LAist chats with Kevin Smokler
Kevin Smokler is a book man. He writes about contemporary literature all over the place and talks about it on NPR. He consults and lectures across the country about what we read and how and last year, when the NEA announced that reading was in decline, he got a little sad and then he got a little mad. He had run a very popular site about books and had created virtual book tours that were wildly successful. He read a bunch of sites that were very popular that talked lit and he knew young authors like David Sedaris, Nick Hornby, and Zadie Smith that could pack houses with young people that wanted to talk about their words. From there, his first book, Bookmark Now, was born. It is a collection of essays about writing and reading in our "unreaderly times." We got a chance to IM with Kevin during his own Virtual Book Tour about the written word in a multimedia world.
LAist: Morning Kevin! How's it going?
Kevin Smokler: Insane mostly. But a good kind of insane. Hard to complain when all sorts of good things are happening.
LAist: I bet. What is it like being the subject of a virtual book tour instead of managing one?
Kevin Smokler: Like looking at yourself underwater. Ordinarily I suggest the content based on the interests of the bloggers. This time around I had to follow their lead much more or else it looks like I'm orchestrating a publicity junket which the VBT has never been about.
LAist: heh heh heh. What has VBT been about in the past if not publicity as the primary goal?
Kevin Smokler: For me it was always about exposing the NY publishing world to the world of blogging and vice versa. I guess book publicity is an indirect goal there but a junket to me smacks of fawning and bought praise. Everyone on the tour is free to speak their mind about the book in whatever way they see fit. When an author complains about a negative review, I remind them what they signed up for.
LAist: You talk a bit in the introduction of Bookmark Now about the desire of media consumers for that "inside look" into the process of creating art. Is this kind of interaction between writers and their audience the same
kind of thing...a kind of "Author's Commentary" track for a book?
Kevin Smokler: Yes, exactly. When the VBT works best, it's the "director's commentary" track of a book.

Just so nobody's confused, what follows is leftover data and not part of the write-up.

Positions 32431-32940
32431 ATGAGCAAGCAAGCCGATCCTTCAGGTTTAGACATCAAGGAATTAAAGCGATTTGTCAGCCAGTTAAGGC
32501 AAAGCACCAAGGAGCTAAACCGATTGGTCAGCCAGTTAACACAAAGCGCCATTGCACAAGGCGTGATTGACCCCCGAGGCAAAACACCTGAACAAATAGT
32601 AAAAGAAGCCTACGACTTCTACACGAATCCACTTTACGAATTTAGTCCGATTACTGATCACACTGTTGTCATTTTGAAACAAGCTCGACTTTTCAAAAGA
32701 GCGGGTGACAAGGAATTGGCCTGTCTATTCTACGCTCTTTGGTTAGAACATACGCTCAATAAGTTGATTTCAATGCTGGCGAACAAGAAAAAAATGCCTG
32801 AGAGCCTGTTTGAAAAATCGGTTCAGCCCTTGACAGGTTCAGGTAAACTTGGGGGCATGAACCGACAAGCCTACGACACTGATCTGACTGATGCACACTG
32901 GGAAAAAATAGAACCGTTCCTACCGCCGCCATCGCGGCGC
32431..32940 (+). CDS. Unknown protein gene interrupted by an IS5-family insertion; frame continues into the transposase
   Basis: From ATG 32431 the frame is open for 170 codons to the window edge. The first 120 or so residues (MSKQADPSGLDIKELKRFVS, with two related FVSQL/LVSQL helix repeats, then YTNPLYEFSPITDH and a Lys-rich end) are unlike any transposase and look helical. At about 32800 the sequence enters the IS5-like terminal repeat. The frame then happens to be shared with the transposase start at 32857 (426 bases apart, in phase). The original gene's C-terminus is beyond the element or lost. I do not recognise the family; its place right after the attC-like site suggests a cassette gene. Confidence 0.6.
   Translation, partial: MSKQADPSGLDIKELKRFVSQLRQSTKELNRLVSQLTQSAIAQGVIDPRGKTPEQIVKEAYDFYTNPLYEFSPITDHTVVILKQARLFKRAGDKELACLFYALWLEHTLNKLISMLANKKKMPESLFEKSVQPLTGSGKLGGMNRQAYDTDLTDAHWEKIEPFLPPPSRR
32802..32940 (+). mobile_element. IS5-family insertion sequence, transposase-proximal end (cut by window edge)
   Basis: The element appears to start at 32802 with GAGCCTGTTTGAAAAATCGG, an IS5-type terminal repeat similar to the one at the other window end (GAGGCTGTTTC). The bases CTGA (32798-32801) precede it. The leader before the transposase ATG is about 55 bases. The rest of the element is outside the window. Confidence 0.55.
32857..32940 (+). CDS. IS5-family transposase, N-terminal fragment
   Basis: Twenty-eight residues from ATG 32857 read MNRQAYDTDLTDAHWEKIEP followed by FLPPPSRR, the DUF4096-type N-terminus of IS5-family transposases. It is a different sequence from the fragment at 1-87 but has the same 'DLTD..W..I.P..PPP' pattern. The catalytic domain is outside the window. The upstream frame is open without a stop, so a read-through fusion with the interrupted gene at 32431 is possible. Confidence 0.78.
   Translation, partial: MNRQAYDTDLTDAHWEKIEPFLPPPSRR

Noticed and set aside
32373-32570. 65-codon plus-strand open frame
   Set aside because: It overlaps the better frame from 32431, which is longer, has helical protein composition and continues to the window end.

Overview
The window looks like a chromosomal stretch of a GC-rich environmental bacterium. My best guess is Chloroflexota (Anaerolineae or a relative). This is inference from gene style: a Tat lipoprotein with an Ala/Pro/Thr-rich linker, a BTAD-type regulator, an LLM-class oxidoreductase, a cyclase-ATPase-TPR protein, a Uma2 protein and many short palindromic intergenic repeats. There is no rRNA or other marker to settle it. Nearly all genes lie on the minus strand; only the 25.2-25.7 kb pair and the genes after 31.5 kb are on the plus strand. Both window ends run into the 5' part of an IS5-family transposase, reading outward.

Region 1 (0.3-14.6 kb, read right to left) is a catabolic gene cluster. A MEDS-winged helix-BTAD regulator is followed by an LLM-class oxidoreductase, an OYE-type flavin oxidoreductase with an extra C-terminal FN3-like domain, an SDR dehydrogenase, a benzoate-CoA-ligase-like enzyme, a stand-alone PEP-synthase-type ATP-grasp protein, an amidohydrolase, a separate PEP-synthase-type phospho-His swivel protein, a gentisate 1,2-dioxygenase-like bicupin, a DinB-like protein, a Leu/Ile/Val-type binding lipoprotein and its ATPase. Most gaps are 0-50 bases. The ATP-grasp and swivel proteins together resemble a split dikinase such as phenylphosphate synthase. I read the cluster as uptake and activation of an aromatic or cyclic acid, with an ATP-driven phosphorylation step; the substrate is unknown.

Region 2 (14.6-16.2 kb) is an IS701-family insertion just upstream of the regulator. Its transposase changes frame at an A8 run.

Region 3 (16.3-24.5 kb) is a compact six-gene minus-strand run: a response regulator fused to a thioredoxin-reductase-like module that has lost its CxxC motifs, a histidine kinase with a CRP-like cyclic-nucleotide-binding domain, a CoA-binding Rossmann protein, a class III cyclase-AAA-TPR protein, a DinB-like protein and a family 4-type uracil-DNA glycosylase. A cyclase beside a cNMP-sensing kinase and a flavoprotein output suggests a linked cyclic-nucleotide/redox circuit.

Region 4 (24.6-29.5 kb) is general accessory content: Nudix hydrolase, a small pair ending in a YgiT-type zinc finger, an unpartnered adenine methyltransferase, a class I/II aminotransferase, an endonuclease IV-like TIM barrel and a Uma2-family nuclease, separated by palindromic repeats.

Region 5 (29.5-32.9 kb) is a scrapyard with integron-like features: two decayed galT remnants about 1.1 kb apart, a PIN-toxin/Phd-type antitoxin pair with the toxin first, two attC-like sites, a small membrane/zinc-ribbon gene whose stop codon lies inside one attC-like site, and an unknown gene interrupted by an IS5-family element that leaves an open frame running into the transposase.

LAist: So, what would you want people to know about the process of editing this book?
Kevin Smokler: I've been asked a bunch about how I chose the authors, which essay I liked best, Why I chose an anthology as a first book instead of one written solely by me and were there any essays that didn't make the cut.
LAist: What I'd actually want to know is how you find new authors? And how do you find the time to read both writers you love and new voices? As a consumer of all types of media I find this my biggest problem: finding the time for it all.
Kevin Smokler: How do I find time to read? Location location location. I have one book on my nighttable, one next to the toilet, one in my car, another in my backpack. Whenever I'm sitting still in any of these places, I read 5 pages. Then on the weekends, maybe an hour or two at a stretch. You'd be surprised how fast you go through books. Second, how do I select what to read? I have trusted sources (friends, blogs, book review sections) whose opinions I trust. Also, when I finish a book I do two things. Write about it in a notebook and on my blog and "tag it", so Sherman Alexie's Ten Little Indians might be "contemporary, short story collection, native american." The next book I read can't have any of those same tags which keeps things as diverse as I can manage.
LAist: What was the last really good book you read?
Kevin Smokler: Right now, I'm in the middle of reading Jeff Chang's Can't Stop Won't Stop which I'm loving.
Kevin Smokler: I read that on your blog. It's just a beautiful book.
LAist: Do you have a favorite book set in Los Angeles?
Kevin Smokler: I really love Steve Erickson's Days Between Stations which is set in a dystopic future Los Angeles. I'm also a huge Sandra Tsing Loh fan and love all her books. And I think Mike Davis is a genius. City of Quartz freaked me the hell out.
LAist: Okay, last question because I know you're on a schedule. Why do you think people have such strong love/hate feelings for Dave Eggars. I'm enjoying what 826LA is doing in town but I know a lot of literate 20-somethings that can't stand him.
Kevin Smokler: I'm very much in support of what Dave is doing in terms of education and outreach. But I think much of the appeal of McSweeney's and its other projects is the idea of "getting the joke", of laughing with just as much understanding as those making the joke. If you feel included in that laughter, great, McSweeney's is probably just right for you. If you feel befuddled and afraid to ask what everybody's laughing at, then I can see how you would feel alienated from their reindeer games. I think that may happen more than Dave and the McSweney's folks know.
LAist: Bookmark Now has that same kind of sensibility a bit but much more inclusive. There is an obvious desire to pull literature down from the rarefied air it so often finds itself in and reminding people that good words and ideas whether written, virtual, or spoken are out there. I love that. Okay. get out of here, Kevin. I have more I want to ask but I'm sure we can continue the conversation later.
Kevin Smokler: Thanks for thinking of me! Speak soon.